In June 1938, Wally met with a group of other mission presidents to talk about the situation in central Europe and how it was affecting their various missions. In attendance were J. Reuben Clark of the First Presidency; Thomas E. McKay, president of the Swiss-Austrian Mission; Franklin J. Murdock, president of the Netherlands Mission; Alfred C. Rees, president of the East German Mission; and M. Douglas Wood, president of the West German Mission. President Clark felt significantly concerned about the work in Germany and wondered how long the missionaries could hold out under the stifling methods being used by the government. He was very “pessimistic about it, after talking about the religious situation in Germany with some of the officials who quite openly declared that they had little use for religious activity.” He also felt that Czechoslovakia was in great danger; he suggested that Wally “take every precaution and without upsetting [his] missionaries plan routes of escape.” President Clark suggested to the mission presidents that they “come together about once every two months to size up the situation politically as it relates to our missionary work, and to encourage one another. It was tentatively decided that [they] should meet in Basel sometime in August, since Berlin or Prague were unsafe for the discussion of such matters.” When the mission presidents said goodbye to President Clark, they felt that their “gathering had been most profitable, although none too encouraging for the future of [their] work in Central Europe.” Wally wrote in his journal, “‘To what good purpose can it all come?’ It is for defense of course. But it means that the dread of war hangs over the central European countries, and it means more than that—it means that war is sure to come, sooner or later. Oh how the people of the world need the Gospel of Jesus Christ and the peace and happiness it brings. But they seem to have no time for it. Yes, the devil is at work, and oh so subtly.”
In July 1938, Wally gathered his missionaries in Prague for a conference. Unbeknownst to them, it would be the last conference they would hold for a decade. “Between conference sessions, they attended the demonstrations of the tenth Sokol Slet, celebrating national unity and being ‘one with the people.’” The Sokol Slet was an international gymnastics festival held every six years. But, as Kahlile Mehr said, “It was a unity that could not be sustained in the face of brute German force.”
In August, Wally went to the U.S. legation to “talk with Mr. Chapin about means of evacuating, in case of war.” Although things had settled down briefly, he felt things would soon become dangerous again. The Germans were making great strides in their military preparation and holding maneuvers, which Wally thought was their attempt “to frighten Czechoslovakia into accepting the terms of the Henlein party.” As Wally put it, “The problem is not one between the Czechs and the Sudete Germans but between the Czechs and Berlin, or Hitler. Thus anxiety is again in the air.” Chapin explained to Wally some of the issues:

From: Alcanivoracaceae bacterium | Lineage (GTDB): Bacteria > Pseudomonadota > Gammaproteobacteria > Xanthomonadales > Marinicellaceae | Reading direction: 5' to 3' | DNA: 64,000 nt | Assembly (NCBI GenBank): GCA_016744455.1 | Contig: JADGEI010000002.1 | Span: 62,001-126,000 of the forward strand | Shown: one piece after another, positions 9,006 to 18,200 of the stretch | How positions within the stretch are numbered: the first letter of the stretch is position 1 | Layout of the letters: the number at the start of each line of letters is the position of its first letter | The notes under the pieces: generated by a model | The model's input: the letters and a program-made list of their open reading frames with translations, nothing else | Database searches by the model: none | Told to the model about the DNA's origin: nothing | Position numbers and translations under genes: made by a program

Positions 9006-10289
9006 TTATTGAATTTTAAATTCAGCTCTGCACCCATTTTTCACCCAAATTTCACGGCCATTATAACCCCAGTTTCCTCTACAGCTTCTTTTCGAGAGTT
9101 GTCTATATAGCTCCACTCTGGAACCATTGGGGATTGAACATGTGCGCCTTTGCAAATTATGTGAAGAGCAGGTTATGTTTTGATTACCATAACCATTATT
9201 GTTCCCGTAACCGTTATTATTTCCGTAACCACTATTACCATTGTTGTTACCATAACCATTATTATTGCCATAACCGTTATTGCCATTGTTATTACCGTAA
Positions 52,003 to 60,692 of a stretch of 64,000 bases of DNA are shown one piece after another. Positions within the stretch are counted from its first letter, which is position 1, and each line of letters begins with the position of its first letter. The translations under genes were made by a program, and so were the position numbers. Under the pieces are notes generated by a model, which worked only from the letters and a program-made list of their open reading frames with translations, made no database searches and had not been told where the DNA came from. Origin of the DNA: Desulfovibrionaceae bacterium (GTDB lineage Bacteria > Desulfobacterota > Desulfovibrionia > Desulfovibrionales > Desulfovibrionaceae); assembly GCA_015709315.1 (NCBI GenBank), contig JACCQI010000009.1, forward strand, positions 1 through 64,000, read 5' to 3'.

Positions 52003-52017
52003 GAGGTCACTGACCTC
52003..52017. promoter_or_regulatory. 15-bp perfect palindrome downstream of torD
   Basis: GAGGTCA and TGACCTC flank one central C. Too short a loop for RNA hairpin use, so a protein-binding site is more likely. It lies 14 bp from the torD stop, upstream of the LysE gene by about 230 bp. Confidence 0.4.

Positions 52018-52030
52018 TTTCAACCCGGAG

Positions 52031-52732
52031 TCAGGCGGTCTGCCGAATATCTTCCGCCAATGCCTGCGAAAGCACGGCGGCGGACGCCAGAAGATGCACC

The U.S. Legation had been giving some thought to the problem of possible means of escape, but that plans made out ahead of time in such cases could not often be relied upon. He felt that the wise thing to do would be to have all of the [missionaries] in Bohemia gather at Prague, where the government might be able to arrange to remove all Americans. For the [missionaries] in Moravia [Chapin] suggested that they go east through Slovakia to Romania and then attempt to get to Switzerland from there. He felt that Hungary and Poland could be considered as potential enemies of Czechoslovakia, and that escape through those countries could not be counted on. He further stated that as soon as the Minister came from his vacation that they would consider this matter still in more detail and let [Wally] know.
Wally confessed, “I have no particular fears, but thought it well to have something in mind—be prepared, if such a thing be possible during international catastrophe. What I should like to do is send the brethren some instructions as to what to do in case war is declared or open hostilities arise.”
In September, the Czech government was forced to make a stand and “declared martial law in eleven of the border provinces in order to preserve order. Following this peace and quiet seemed to ensue.” Wally had a sense of how his people were coping, what they were feeling. But, sadly, he could do nothing. In September of 1938, “Hitler demanded the Sudetenland in western Czechoslovakia, where a substantial minority of Germans lived. Soon afterward, the First Presidency ordered the missionaries and the Torontos to leave immediately for Switzerland. Concurrently, the Czech government banned all public meetings. The mission temporarily ceased to function.”